“We can’t achieve the same run rates as the Interior mills—we have a different log supply—but we can make some significant gains with their process technology. There are big paybacks in better utilization.”

One of the big differences is that Cowichan Bay is dealing with coastal wood with its varied sizes, species and quality. The mill is cutting a coastal diet of hemlock, Douglas fir and western red cedar. The size mix can be huge— anywhere from 24 to 55 feet long, and a diameter of from four to 40 inches.

There were several large production pieces that made up the upgrade— notably a rebuilt and modernized Coe six-foot quad saw with chipping sideheads that came out of the company’s dismantled Tahsis sawmill and a new Coe four-saw optimized board edger. Other new Coe equipment included an optimized curved sawing gang edger, low profile stacker, and the optimized single- length infeed transfer for the quad.

“We were probably a year in the planning and over that time we were accumulating some used equipment that we logically thought we would use,” says Perry. “With the quad saw, we basically stripped that down to bare bolts and rebuilt it to fit our operation. We re-worked it to accommodate smaller chipping heads for our operations—it had massive chipping heads on it for the Tahsis mill.”

Roger Perry, Cowichan Bay’s mill manager (left) is relatively new to themill and is quick to single out long-term Cowichan Bay employees, such asmaintenance superintendent Randy Brown(right), for pulling the project detailstogether and keeping it on track.

The mill opted to go with a single- length infeed system, rather than a double- length infeed, for practical reasons.

Cowichan Bay, like pretty much all the old Doman mills, is relatively easy to run, but has a small footprint, and space is limited. “Besides needing more space, a DLI would run at a piece rate greater than our ability to feed it. We also wanted to maintain the simple mill layout and installing a DLI would have complicated things considerably and nearly doubled the cost of the upgrade.”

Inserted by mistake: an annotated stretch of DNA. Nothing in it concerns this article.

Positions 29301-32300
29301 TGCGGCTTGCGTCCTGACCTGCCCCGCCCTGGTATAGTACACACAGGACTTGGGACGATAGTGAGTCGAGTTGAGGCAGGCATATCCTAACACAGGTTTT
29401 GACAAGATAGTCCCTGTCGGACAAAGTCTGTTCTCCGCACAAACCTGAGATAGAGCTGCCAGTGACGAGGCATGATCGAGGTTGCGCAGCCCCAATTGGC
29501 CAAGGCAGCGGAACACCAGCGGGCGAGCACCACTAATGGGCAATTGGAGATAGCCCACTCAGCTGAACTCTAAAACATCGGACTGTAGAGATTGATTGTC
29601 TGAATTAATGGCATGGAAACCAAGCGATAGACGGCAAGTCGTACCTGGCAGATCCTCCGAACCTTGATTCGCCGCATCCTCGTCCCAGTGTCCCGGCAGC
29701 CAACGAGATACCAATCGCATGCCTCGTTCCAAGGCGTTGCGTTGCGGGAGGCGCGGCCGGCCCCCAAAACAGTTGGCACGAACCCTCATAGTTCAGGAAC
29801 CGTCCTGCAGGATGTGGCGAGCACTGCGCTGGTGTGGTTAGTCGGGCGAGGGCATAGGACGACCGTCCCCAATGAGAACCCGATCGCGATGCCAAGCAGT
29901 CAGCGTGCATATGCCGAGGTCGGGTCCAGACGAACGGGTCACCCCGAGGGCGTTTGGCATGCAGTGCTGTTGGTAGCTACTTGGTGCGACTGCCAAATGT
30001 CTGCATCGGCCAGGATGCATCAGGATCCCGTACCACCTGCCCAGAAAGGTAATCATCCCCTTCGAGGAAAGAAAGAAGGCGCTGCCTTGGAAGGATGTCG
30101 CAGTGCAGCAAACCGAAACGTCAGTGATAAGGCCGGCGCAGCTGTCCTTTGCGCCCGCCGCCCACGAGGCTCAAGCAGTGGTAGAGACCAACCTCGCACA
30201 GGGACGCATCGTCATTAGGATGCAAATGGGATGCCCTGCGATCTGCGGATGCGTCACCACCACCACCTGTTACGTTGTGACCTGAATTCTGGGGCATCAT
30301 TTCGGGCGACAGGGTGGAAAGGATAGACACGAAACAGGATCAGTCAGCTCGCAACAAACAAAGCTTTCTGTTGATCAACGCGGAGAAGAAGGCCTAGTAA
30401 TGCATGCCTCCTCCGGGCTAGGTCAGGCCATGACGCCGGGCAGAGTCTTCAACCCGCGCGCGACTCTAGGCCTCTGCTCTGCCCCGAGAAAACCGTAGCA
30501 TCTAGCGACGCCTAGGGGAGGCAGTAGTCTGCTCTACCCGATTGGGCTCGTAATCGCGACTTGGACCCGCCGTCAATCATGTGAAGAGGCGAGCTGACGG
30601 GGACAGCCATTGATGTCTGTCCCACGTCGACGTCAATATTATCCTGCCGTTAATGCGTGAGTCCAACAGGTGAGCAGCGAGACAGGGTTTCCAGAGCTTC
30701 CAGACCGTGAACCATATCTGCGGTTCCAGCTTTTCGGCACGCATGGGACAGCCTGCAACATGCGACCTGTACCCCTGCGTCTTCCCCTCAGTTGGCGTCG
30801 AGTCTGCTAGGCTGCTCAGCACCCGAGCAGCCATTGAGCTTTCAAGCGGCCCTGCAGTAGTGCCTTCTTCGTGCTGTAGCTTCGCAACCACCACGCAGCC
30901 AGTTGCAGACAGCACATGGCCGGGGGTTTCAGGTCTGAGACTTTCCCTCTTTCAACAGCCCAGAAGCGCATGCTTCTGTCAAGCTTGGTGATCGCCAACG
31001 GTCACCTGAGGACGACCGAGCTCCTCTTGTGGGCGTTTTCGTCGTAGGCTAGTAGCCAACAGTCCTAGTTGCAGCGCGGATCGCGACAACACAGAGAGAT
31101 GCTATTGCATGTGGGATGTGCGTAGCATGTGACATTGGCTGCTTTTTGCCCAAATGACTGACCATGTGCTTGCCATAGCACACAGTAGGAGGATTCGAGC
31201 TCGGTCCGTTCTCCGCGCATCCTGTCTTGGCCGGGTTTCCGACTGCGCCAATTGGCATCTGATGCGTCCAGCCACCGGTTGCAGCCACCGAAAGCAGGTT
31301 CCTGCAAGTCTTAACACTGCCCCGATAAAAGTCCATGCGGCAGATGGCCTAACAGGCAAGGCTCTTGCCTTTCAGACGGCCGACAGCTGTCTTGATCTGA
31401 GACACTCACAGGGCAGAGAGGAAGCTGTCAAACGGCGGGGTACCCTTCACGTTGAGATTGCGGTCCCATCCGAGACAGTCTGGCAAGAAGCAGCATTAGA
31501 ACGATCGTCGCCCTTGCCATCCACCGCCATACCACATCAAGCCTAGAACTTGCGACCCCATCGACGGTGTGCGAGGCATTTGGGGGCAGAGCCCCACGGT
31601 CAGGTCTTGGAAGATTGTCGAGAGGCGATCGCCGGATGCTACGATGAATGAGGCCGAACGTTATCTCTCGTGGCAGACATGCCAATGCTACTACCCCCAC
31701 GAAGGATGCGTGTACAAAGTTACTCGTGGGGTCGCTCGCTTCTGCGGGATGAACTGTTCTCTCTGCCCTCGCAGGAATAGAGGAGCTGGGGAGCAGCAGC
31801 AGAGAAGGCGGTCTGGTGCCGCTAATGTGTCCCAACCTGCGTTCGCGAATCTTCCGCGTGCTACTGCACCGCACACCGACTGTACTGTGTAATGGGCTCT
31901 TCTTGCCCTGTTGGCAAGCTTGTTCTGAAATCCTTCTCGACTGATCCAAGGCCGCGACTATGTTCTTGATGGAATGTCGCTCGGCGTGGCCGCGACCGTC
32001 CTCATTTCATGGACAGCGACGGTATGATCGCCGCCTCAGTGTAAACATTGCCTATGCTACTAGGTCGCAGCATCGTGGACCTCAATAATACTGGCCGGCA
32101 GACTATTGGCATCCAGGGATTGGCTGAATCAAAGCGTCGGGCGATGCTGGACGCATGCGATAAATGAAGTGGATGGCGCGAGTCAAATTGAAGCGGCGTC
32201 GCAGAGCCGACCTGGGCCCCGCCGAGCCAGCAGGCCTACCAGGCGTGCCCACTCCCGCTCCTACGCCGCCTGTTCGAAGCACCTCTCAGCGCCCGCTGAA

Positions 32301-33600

They took out two vintage manual set board edgers and replaced them with a Coe Newnes McGehee four-saw, optimized board edger. The mill had a ten-inch and a twelve-inch double arbor in place. They kept the 12-inch Ukiah as a spare machine. “We really built the curve saw line in around the existing structure, and the Ukiah allowed us to keep operating. We gained a month of operating time doing it this way.”

With mill upgrades, there is often a kind of a ripple effect at work. There were other ancillary upgrades, such as moving the entire mill to PLCs. A hog, salvaged from the company’s Island Phoenix division, was installed, and the power for the gang was increased to 2,_00 horsepower. An improved air system with a dryer was a necessary addition.

Perry points out that critical to the success of the upgrade were its suppliers and consultants. “There was a lot of back and forth between us, Coe Newnes McGehee and SKS Engineering—they were very helpful and supportive right through the whole process,” he says.

Also supporting them were local contractors. Doing the electrical was KJ (Electrical) Contracting Ltd, and mechanical installation was done by Irwin Installations. Duncan Iron Works carried out much of the fabrication for the upgrade project, and Cowichan Hydraulics did the on-site hydraulics work.